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Dangerous Book for Boys (2007 publication) Paperback – 2007


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Product Details

  • Paperback: 270 pages
  • Publisher: HarperCollins; 1ST edition (2007)
  • Language: English
  • ISBN-10: 0739488252
  • ISBN-13: 978-0739488256
  • Product Dimensions: 9.6 x 7.4 x 1 inches
  • Shipping Weight: 1.4 pounds
  • Average Customer Review: 4.7 out of 5 stars  See all reviews (1,076 customer reviews)
  • Amazon Best Sellers Rank: #993,865 in Books (See Top 100 in Books)

More About the Author

Despite finding time to write historical novels and The Dangerous Book for Boys, Conn Iggulden is in some ways better known as a trainer of Tollins. His Tollin troupe, "Small and Mighty," are famous in Tasmania, where they often play to packed houses. "It used to be just a hobby," he says, "but when you've seen a display of Tollin synchronized flying, you realize it's your life's work. Also, they can be transported in shoe boxes, so it's pretty cheap to get around."

Customer Reviews

The book very well written, easy to read for children and has a lot of fun activities to do.
Galina Fishman
It covers all the fun things like how to make a paper airplane, build a tree house, and tie knots, as well as things like grammar and history.
Linda Degler
I gave this book to my brother in-law and his 7 year old son for Christmas and they loved it!
Karly Bryant

Most Helpful Customer Reviews

274 of 279 people found the following review helpful By K. Rule VINE VOICE on May 15, 2007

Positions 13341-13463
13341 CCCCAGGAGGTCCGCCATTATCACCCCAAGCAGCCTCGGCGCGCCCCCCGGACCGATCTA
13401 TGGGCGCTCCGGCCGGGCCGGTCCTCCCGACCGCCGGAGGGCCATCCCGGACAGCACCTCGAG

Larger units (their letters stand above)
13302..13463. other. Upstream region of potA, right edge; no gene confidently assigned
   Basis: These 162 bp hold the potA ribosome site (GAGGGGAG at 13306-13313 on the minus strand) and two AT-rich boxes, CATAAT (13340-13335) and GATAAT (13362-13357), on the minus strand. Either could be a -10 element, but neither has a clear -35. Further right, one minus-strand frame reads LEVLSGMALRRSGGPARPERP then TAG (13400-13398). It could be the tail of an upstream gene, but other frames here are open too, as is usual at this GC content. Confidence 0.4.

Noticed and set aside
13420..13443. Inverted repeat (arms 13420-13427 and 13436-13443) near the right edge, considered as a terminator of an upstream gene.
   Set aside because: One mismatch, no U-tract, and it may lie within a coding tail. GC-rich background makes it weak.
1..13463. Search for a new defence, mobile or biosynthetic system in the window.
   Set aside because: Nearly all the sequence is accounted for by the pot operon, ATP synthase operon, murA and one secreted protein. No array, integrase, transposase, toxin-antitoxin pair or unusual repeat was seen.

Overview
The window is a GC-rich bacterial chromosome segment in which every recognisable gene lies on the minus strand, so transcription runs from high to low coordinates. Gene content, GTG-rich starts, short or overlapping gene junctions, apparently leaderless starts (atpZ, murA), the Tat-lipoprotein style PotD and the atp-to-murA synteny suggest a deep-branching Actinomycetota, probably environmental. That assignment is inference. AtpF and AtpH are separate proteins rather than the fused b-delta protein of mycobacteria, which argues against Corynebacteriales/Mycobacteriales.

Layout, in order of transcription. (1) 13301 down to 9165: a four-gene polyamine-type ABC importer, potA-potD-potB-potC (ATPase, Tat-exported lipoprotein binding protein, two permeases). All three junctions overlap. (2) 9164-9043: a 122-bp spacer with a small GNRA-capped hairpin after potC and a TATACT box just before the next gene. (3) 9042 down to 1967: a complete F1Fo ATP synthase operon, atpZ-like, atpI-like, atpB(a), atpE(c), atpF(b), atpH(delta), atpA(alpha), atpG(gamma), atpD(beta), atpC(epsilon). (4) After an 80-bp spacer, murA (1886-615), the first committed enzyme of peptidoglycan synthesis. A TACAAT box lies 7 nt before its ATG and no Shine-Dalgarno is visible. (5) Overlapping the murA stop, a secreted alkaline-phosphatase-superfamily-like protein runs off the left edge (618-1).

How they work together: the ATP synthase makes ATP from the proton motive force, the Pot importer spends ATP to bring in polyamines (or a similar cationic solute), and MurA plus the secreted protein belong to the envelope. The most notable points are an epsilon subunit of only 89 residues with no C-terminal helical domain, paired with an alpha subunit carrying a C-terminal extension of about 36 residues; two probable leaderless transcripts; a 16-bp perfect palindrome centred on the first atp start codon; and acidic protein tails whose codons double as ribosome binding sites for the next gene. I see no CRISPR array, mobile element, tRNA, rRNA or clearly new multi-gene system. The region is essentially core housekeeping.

Format: Hardcover Verified Purchase
I bought this book after seeing the author on the Colbert show (or was it the Daily Show?). I loved the idea of the book and ordered it from Amazon immediately.

On arrival if found it exceeds my expectation. It reminds me a lot of the Popular Mechanics books from the 30's & 40's that I found in my grandmothers attic when I was a kid.

The style is archaic, which is part of the charm. My 6 year old son, who really isn't into "chapter books", went nuts for this book. I think this mostly had to do with the title, but as we scanned each chapter together he seemed to get more and more excited.

Before his bed time we read "coin tricks", "Girls" and he started planning how to get the badges found in the back of the book. He managed to learn the "French Drop" and proceeded to show everyone his new trick. Tomorrow he wants to hear about hunting and cooking rabbits.

My wife was a bit nervous about the book, especially after seeing the section on hunting and cooking a rabbit. But I think she liked the section on "Girls" and she realizes that this book is targeted to boys, not Moms.

It's definitely a hit. I will be reading chapters out of it to my son for some time to come. But I don't mind and will probably learn a thing or two myself.

Update:

It's more than a year later. The book is dog-eared, dirty and worn but my (now) 7 year old still reads and loves this book. I doubt there is a better review you can get from a 7 year old.
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582 of 653 people found the following review helpful By D. McHone on May 30, 2007
Format: Hardcover
I have been thoroughly enjoying the book, as has my son and thousands of boys (and dads!) in Great Britain and the US. What is it about this book that brings such excitement to so many?

If I had to offer my opinion, I would say that the appeal of this book is that it does not ask any boy to apologize for being a boy. Our culture is infested with the demand that boys forgo their God given call to grow up to be men, largely because we have adopted an unhealthy view of just what a man is. Whether our example be found in Homer Simpson, Ray Romano or the dad on Family Guy, men are portrayed as selfish imbeciles in a large portion of the media. Women are shown to be compassionate and intelligent, and they are usually given the role of the one who fixes the problems created by men. I have no doubt that most women are compassionate and intelligent, but the common negative portrayal of men is presented far too often, and frankly I'm tired of it.